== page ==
Papers continue to fill the void left by the virtual end of the presidential primary season by focusing on the veepstakes. Thursday, the New York Times gives New Jersey Gov. Christie Todd Whitman the treatment, after she followed Bush on a campaign swing through her state.
The Associated Press reports that Bush will not give his vice presidential candidates a litmus test on abortion. In an appearance with the pro-choice and much-rumored-about V.P. candidate Wednesday, Bush said, "We disagree on some aspects of the issue . . . That doesn't mean we can't be pulling for the same thing, being on the same team, and I respect Governor Whitman's views and I respect her as a person." The AP noted that Bush was "reaching out to women and political moderates," but cited Steve Salmore, a Republican political analyst,
as saying that Whitman probably won't be Bush's V.P. choice because "she has become a symbol for many people of the pro-choice Republicans. I think it would make that issue a major issue of division at the convention, and I don't think George Bush needs that."
Gebhardt vs. Gephardt
House Minority Leader Richard A. Gephardt has seen the enemy, and the enemy is Richard A. Gebhardt. Gebhardt filed papers with the Missouri secretary of state's office to run against Gephardt in the Democratic primary in Missouri's 3rd District. Gebhardt, who some local GOP activists have fingered as a Republican, had originally filed in the 2nd District, leading state Democratic Party leaders to charge the GOP was engaging in "dirty tricks," a charge the state Republican Party leadership denied.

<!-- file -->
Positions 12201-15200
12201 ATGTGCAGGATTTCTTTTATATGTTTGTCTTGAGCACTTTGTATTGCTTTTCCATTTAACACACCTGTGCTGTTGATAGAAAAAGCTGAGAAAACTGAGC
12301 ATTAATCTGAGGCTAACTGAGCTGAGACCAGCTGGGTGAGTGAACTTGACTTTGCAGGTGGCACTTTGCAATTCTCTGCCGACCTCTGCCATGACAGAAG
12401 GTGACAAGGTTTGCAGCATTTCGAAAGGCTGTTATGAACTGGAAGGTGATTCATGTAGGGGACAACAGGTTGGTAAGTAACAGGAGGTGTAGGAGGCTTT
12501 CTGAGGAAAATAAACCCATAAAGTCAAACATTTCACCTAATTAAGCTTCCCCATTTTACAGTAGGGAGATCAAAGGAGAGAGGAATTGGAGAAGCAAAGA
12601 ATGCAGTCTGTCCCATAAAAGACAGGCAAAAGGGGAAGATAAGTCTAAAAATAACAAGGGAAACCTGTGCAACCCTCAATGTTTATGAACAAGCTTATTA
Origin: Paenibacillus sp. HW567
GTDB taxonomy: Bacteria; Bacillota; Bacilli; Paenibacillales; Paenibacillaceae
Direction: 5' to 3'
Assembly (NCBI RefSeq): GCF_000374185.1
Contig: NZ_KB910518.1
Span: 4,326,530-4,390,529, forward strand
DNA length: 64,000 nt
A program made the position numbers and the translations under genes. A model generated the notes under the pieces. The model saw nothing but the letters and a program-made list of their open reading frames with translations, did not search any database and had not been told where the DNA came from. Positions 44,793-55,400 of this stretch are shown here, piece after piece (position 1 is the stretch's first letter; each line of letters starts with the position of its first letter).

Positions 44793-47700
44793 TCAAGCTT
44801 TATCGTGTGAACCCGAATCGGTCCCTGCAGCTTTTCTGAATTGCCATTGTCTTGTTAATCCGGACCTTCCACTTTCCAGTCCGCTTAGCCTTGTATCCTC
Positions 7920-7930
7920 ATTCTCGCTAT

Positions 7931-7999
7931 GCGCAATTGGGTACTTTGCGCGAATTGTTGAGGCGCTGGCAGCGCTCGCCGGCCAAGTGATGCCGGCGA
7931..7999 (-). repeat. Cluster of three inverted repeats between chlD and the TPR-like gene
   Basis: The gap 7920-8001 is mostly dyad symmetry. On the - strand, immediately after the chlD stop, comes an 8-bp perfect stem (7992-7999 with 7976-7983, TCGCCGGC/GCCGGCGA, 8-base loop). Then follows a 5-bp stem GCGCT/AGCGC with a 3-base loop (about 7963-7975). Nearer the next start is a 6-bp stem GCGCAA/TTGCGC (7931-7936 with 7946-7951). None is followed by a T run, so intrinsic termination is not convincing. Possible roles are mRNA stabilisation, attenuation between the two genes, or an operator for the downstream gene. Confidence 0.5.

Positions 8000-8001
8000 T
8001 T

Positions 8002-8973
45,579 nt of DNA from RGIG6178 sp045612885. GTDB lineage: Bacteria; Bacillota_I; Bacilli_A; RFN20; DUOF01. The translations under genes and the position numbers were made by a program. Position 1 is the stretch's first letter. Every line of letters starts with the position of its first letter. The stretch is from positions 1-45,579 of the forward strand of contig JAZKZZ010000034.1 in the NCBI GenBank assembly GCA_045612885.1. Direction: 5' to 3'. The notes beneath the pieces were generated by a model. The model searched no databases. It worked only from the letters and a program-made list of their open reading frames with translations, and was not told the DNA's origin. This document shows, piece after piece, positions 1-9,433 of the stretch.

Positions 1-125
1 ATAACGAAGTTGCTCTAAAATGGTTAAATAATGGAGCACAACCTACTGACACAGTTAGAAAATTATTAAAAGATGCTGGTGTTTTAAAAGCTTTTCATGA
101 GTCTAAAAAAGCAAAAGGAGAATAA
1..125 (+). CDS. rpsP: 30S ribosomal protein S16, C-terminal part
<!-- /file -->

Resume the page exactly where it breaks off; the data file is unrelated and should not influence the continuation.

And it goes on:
State GOP Chairwoman Ann Wagner said that if the GOP was really engaged in dirty tricks, "we would have filed this guy in the 3rd," against Gephardt. The next day, Gebhardt did just that.
Sources close to Gephardt suspect that one of his GOP opponents put Gebhardt up to the stunt. Gebhardt could not be reached for comment.
In a last-minute effort to help avoid confusion, Gephardt added his nickname, Dick, to the ballot to differentiate himself from his opponent with the similar moniker.
Gephardt spokesman Ed Rhode called the development "unbelievable" in a conversation with Salon Wednesday, but said he had "faith that the voters will see through the Republicans' dirty tricks. This campaign should be about fighting for the people of the 3rd Congressional District, not about confusing voters."
When asked if Gephardt's new campaign slogan would be focused on spelling, Rhode said, "It's going to have to."
Another Clinton rebuke from the bench